- Coronavirus infections are in the US are growing towards a third peak.
- Experts fear this could be the largest surge yet as Americans start spending more time indoors and pandemic fatigue sets in.
- The color-coded charts below show how to evaluate the riskiness of various activities.
- Visit Business Insider's homepage for more stories.
The US reported more than 70,400 new COVID-19 cases on Friday — the highest daily total since July.
Twenty-one states have set single-day records for new infections in the past 10 days.
Indeed, COVID-19 cases are surging for the third time in the US since the start of the pandemic — a spike experts think could become the largest yet. It's happening, they say, because more people are spending time indoors as the weather gets cold, and Americans are simultaneously feeling fatigued by pandemic safety measures.
"If the rates never get that low, and basic public-health measures are not universally adopted, and then you bring people indoors to share a meal together, you're kind of putting together the perfect storm," Ingrid Katz, an assistant professor at Harvard Medical School, previously told Business Insider. "Unfortunately this was completely anticipated."
But research continues to show that some activities and types of gatherings are far riskier than others. The four color-coded charts below reveal which types of excursions are safest right now and which are most dangerous.
Four factors that increase your risk
Your risk of a coronavirus infection primarily has to do with how close you get to people and for how long, a June study showed. Four factors raise your chances of catching the virus: spending time in enclosed spaces, being among crowds, circumstances in which social distancing is though, and prolonged close contact with others (defined as being within 6 feet of an infected person for more than 15 minutes total during a 24-hour period starting two days before that person feels sick).
Here's how activities stack up in terms of coronavirus risk, based on those four factors:
Levels of mask-wearing and talking matter, too
There are two issues with the CDC's 6-foot rule, however. It's based on science that's nearly 80 years old, and it doesn't take into account how well ventilated a place is, meaning how easily air can circulate. Studies show that poorly ventilated spaces could foster coronavirus transmission.
So many experts caution against assuming that a distance of 6 feet keeps us 100% safe all the time. Instead, they say, it's useful to consider certain aspects of an activity, like how well a space is ventilated and whether people are wearing masks. How much talking, shouting, or singing is going on also matters, since studies have shown that talking loudly and forcefully exhaling can lead a person to spew viral particles farther than 6 feet.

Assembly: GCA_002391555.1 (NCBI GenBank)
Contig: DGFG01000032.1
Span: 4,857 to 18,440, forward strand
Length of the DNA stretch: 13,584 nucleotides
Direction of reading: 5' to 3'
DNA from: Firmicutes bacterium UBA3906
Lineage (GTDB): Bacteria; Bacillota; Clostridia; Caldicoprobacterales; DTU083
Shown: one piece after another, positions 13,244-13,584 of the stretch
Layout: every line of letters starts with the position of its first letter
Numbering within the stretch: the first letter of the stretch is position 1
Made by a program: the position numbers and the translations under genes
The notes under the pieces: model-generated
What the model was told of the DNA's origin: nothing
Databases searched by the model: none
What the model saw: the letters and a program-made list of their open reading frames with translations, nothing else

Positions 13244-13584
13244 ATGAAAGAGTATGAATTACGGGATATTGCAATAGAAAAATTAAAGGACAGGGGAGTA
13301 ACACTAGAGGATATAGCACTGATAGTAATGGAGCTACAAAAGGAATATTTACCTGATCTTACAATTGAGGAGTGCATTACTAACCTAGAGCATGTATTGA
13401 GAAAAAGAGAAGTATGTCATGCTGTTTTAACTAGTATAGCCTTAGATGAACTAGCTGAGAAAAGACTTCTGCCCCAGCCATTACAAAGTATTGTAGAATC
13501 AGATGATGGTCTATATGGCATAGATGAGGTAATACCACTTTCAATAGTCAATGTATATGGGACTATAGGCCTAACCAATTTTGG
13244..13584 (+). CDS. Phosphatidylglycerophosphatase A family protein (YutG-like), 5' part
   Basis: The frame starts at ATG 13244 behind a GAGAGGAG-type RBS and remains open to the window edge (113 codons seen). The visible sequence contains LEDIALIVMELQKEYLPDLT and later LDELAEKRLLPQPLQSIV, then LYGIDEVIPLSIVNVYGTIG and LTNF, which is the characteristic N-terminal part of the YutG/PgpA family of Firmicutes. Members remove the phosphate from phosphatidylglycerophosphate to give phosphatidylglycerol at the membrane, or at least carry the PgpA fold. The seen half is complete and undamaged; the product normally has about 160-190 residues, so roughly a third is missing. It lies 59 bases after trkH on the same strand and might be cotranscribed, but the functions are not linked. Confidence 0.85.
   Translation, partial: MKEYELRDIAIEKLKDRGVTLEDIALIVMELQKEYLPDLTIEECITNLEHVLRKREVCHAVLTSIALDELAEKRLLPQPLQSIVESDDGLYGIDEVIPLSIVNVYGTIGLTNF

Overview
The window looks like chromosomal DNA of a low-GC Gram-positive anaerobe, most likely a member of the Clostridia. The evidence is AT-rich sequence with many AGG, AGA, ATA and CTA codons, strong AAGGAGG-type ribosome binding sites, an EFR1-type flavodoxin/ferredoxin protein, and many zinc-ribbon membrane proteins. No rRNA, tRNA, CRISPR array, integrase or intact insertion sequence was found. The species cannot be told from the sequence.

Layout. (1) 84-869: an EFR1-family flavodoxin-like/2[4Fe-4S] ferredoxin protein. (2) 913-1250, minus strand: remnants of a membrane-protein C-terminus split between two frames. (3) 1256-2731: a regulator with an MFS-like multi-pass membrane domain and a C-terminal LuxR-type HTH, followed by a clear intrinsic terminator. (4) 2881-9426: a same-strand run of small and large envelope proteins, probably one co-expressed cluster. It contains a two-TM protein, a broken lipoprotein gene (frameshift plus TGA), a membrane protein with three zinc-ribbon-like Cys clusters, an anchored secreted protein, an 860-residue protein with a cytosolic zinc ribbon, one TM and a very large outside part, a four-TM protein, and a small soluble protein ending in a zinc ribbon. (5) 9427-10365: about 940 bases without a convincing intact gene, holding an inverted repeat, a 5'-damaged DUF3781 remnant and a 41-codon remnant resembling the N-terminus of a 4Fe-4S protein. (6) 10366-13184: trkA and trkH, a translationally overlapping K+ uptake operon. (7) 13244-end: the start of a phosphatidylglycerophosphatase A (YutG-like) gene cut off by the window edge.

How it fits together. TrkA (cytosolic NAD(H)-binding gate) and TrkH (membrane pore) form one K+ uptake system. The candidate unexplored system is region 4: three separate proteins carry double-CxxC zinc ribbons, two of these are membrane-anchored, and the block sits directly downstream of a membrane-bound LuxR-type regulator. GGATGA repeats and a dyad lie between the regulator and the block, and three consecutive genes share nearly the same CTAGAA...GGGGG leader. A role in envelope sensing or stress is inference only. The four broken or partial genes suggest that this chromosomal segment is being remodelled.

In August, researchers from Oxford University and the Massachusetts Institute of Technology released a color-coded system that ranks coronavirus transmission risk based on ventilation, mask-wearing, and occupancy level.
The researchers concluded that activities in low-occupancy spaces were less risky across the board, even in situations with poor ventilation.
How to decrease your risk
If you decide to engage in an activity on the higher end of the risk spectrum, like working out in a gym, there are still ways to lower your risk.
Good handwashing, especially before eating or touching your face, as well as keeping a safe distance from others snd using face masks can all help.
"It appears that people are wearing masks and socially distancing more frequently as infections increase, then after a while as infections drop, people let their guard down and stop taking these measures to protect themselves and others — which, of course, leads to more infections. And the potentially deadly cycle starts over again," Dr. Christopher Murray, director of the University of Washington's Institute for Health Metrics and Evaluation, said in a statement.
The institute works to predict the coronavirus' future spread; its most recent model anticipates that at least 170,000 more Americans may die from COVID-19 by February 1. The current US coronavirus death toll sits at more than 221,000.
"We're seeing a roller coaster in the United States," Murray added.
Aria Bendix contributed reporting.
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